A downcast Tony Browne leaves the field.   | Photo: Jim O’Sullivan

A downcast Tony Browne leaves the field. | Photo: Jim O’Sullivan

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In the final 20 minutes of Sunday’s All-Ireland Hurling final, two men in white and blue stood out like defiant warriors in the face of the most irresistible force our national showpiece has ever seen.

John Mullane, as he has done in every outing this summer, hustled, bustled and harried from first whistle ‘til last. The third of his three points from play would have replayed times over had it not been for the tapestry of jaw-dropping scores Kilkenny wove.

The De La Salle man was magnificent, worthy of inclusion on the Hurler of the Year shortlist, a gong surely heading the outstanding Eoin Larkin’s way.

Sixty yards behind Mullane, Tony Browne pushed himself as hard as he could for as long as he could. Pride drove the Mount Sion man on long after this match was decided.

Once again he defied the years on the hurling bark. Once again he demonstrated what playing for Waterford means to him. Once he again he won the supporters’ hearts.

“This is hugely disappointing,” he said, as his ashen faced team mates boarded the bus beneath the Hogan Stand. “In fact it’s close on a disaster.”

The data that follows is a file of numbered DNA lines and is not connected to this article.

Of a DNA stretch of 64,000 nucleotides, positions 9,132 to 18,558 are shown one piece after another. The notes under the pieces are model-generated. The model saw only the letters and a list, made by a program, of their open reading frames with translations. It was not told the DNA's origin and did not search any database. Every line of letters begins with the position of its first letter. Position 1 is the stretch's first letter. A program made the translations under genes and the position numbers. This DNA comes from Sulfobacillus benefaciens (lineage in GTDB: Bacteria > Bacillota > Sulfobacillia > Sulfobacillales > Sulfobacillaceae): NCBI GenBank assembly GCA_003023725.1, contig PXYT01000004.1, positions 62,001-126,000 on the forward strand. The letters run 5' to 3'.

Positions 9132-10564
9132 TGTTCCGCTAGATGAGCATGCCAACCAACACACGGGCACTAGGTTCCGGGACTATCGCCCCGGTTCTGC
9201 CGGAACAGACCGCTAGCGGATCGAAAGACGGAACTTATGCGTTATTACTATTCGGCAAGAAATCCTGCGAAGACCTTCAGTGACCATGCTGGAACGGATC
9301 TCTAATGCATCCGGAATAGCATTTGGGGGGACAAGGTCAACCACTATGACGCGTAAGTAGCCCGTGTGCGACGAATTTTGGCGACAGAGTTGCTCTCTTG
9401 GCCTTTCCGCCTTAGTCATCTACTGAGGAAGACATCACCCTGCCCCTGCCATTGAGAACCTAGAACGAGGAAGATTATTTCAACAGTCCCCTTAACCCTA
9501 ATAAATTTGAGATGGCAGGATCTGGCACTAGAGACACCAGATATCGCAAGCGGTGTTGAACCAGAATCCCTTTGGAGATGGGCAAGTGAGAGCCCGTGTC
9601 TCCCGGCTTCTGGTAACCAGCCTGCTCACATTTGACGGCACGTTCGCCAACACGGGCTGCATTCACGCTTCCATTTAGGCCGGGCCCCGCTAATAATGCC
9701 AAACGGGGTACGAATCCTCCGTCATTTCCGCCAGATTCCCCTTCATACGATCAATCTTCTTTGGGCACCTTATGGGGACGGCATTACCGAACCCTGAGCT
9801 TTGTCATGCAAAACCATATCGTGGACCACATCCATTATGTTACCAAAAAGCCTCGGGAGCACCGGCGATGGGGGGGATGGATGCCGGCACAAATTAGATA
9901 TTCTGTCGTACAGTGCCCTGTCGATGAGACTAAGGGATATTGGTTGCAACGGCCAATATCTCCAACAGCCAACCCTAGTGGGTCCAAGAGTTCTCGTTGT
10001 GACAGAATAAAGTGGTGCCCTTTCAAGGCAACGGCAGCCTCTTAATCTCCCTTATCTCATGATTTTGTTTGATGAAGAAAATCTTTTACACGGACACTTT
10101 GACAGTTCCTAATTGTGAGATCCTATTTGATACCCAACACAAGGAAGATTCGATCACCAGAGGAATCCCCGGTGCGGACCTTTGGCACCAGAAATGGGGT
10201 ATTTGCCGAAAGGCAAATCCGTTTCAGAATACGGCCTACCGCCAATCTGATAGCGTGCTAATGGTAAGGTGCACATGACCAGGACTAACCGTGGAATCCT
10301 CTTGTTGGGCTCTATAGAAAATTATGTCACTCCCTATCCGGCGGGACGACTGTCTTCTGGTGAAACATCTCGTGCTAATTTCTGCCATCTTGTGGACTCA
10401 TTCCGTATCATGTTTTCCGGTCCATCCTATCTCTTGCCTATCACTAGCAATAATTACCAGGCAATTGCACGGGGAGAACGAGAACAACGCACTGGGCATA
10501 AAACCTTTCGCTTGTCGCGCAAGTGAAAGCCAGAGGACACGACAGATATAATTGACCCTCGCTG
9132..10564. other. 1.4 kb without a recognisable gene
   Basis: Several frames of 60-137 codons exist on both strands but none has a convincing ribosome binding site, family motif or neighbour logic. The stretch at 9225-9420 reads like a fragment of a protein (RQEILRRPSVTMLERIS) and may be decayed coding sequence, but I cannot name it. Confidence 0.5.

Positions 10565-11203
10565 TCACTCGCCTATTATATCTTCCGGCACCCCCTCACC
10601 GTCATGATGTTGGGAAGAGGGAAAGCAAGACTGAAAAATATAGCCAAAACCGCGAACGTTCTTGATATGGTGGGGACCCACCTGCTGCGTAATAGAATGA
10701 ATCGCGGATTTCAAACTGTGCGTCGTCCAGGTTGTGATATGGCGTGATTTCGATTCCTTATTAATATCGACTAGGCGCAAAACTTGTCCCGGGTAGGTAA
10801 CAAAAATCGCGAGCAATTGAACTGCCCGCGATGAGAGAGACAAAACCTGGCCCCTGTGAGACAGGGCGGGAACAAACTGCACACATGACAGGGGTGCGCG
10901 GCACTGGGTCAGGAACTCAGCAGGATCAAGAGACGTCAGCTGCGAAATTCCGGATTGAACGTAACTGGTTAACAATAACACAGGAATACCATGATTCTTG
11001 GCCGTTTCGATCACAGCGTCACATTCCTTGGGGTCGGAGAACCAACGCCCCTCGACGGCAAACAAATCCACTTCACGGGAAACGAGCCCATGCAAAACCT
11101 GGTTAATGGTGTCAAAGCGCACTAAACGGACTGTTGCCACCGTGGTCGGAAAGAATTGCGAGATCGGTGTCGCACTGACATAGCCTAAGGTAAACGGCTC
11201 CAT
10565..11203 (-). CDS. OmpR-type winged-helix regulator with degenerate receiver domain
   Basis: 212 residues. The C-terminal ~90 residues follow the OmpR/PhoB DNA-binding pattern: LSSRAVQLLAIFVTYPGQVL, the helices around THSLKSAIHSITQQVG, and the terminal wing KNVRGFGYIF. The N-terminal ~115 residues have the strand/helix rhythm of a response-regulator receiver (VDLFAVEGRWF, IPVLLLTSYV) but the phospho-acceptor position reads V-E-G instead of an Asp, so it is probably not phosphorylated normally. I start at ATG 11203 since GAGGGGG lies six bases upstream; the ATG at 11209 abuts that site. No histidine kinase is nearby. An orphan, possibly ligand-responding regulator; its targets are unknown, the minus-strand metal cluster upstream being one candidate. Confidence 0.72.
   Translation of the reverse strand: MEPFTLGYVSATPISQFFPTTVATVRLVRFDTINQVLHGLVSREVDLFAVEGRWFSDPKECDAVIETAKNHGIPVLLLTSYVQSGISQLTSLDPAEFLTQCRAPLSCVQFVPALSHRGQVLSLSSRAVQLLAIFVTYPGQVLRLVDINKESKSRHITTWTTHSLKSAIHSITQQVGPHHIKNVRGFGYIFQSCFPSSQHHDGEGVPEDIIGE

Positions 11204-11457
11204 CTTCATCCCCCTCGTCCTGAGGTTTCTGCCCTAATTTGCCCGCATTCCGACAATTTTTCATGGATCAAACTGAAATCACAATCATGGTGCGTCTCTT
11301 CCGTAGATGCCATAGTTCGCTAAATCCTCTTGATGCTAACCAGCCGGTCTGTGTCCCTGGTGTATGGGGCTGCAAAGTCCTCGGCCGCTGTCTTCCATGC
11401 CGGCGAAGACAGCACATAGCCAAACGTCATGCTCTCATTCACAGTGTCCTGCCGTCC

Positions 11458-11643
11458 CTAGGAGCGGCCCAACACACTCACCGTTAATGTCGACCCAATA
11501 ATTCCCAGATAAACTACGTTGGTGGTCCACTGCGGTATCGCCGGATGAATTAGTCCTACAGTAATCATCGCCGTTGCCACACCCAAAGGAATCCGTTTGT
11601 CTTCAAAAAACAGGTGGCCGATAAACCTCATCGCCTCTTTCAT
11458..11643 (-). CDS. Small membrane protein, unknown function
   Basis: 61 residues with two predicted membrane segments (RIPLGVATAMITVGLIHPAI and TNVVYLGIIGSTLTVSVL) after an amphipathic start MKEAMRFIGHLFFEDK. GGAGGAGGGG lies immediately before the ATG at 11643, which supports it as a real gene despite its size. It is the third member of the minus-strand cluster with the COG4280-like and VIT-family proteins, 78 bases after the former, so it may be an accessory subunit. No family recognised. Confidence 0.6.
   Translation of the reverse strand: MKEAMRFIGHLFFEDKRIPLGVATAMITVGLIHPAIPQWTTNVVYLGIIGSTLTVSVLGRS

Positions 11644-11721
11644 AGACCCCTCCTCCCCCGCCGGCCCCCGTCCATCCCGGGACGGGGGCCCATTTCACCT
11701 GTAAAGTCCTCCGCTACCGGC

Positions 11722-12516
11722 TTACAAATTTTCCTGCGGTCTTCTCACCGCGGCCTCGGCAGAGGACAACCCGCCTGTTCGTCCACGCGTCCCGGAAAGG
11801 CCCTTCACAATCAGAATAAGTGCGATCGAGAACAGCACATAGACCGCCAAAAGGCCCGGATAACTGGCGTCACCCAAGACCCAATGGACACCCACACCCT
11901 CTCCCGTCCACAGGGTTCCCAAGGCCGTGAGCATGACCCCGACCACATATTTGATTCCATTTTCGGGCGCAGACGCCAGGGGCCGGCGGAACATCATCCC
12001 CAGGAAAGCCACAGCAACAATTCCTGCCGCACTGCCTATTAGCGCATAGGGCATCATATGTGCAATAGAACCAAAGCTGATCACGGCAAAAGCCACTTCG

Browne said: “On today’s performance, Kilkenny would have beaten not only any other team but the pick of Ireland. You could see by the way they played that the motivation to achieve the three-in-a-row really drove them on. And they delivered in some style.

“For the first 15, 17 minutes, we were in the game, but after that, Kilkenny’s game plan clicked, pretty much to perfection and they just pulled away from us. They were absolutely awesome.”

That Waterford have entered the All-Ireland final history books for all the wrong reasons has left the sort of taste in the mouth that no amount of sorrow drowning will eradicate.

“The size of the defeat is very hard to take,” the wing-back added.

“But it’s got to be remembered that this was the first All-Ireland final that any of us have lined out in. And I’ve no doubt that the lads are young enough and good enough to get back to the final again.”

The question of whether Browne will elongate his remarkable inter-county career was not one to be answered with emotions running so high on Sunday evening.

“Now isn’t the time to be talking about whatever plans I might have for next year,” he said. “But I will have to give it a lot of thought.

“But whatever about me, I know that the rest of the lads will come back. They’re mostly young fellas with plenty of hurling. They’ve learned a very hard lesson today but the secret is to learn from today and go onto better things next year.

“We must keep on going and never give up.”

And should Browne decide to call it a day, fans the county over will agree that he owes the Waterford hurling public nothing after another magnificent season in a magnificent career.